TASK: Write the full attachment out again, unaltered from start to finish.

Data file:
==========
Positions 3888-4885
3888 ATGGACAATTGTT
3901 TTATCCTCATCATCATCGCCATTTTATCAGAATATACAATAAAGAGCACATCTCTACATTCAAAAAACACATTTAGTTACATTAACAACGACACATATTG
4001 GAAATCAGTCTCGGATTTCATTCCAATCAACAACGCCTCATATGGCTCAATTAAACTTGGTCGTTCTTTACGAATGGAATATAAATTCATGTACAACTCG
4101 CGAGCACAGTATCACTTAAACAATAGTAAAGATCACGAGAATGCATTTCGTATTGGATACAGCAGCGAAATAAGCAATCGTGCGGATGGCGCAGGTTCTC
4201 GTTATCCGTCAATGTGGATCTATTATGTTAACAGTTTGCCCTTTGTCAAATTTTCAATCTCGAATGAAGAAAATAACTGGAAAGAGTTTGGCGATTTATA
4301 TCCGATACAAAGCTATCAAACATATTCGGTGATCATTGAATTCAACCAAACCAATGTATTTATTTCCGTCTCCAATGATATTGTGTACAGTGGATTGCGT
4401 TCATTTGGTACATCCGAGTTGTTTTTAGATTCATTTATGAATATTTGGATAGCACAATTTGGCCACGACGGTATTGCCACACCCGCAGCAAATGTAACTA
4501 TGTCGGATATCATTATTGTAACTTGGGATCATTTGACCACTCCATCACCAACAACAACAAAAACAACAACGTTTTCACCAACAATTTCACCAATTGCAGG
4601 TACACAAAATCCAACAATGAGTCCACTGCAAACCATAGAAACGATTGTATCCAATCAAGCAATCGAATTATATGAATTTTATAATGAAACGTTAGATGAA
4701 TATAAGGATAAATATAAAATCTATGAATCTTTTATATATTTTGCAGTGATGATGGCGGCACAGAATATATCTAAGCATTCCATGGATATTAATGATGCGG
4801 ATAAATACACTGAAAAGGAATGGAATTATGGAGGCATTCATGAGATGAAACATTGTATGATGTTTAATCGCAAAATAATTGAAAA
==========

Positions 3888-4885
3888 ATGGACAATTGTT
3901 TTATCCTCATCATCATCGCCATTTTATCAGAATATACAATAAAGAGCACATCTCTACATTCAAAAAACACATTTAGTTACATTAACAACGACACATATTG
4001 GAAATCAGTCTCGGATTTCATTCCAATCAACAACGCCTCATATGGCTCAATTAAACTTGGTCGTTCTTTACGAATGGAATATAAATTCATGTACAACTCG
4101 CGAGCACAGTATCACTTAAACAATAGTAAAGATCACGAGAATGCATTTCGTATTGGATACAGCAGCGAAATAAGCAATCGTGCGGATGGCGCAGGTTCTC
4201 GTTATCCGTCAATGTGGATCTATTATGTTAACAGTTTGCCCTTTGTCAAATTTTCAATCTCGAATGAAGAAAATAACTGGAAAGAGTTTGGCGATTTATA
4301 TCCGATACAAAGCTATCAAACATATTCGGTGATCATTGAATTCAACCAAACCAATGTATTTATTTCCGTCTCCAATGATATTGTGTACAGTGGATTGCGT
4401 TCATTTGGTACATCCGAGTTGTTTTTAGATTCATTTATGAATATTTGGATAGCACAATTTGGCCACGACGGTATTGCCACACCCGCAGCAAATGTAACTA
4501 TGTCGGATATCATTATTGTAACTTGGGATCATTTGACCACTCCATCACCAACAACAACAAAAACAACAACGTTTTCACCAACAATTTCACCAATTGCAGG
4601 TACACAAAATCCAACAATGAGTCCACTGCAAACCATAGAAACGATTGTATCCAATCAAGCAATCGAATTATATGAATTTTATAATGAAACGTTAGATGAA
4701 TATAAGGATAAATATAAAATCTATGAATCTTTTATATATTTTGCAGTGATGATGGCGGCACAGAATATATCTAAGCATTCCATGGATATTAATGATGCGG
4801 ATAAATACACTGAAAAGGAATGGAATTATGGAGGCATTCATGAGATGAAACATTGTATGATGTTTAATCGCAAAATAATTGAAAA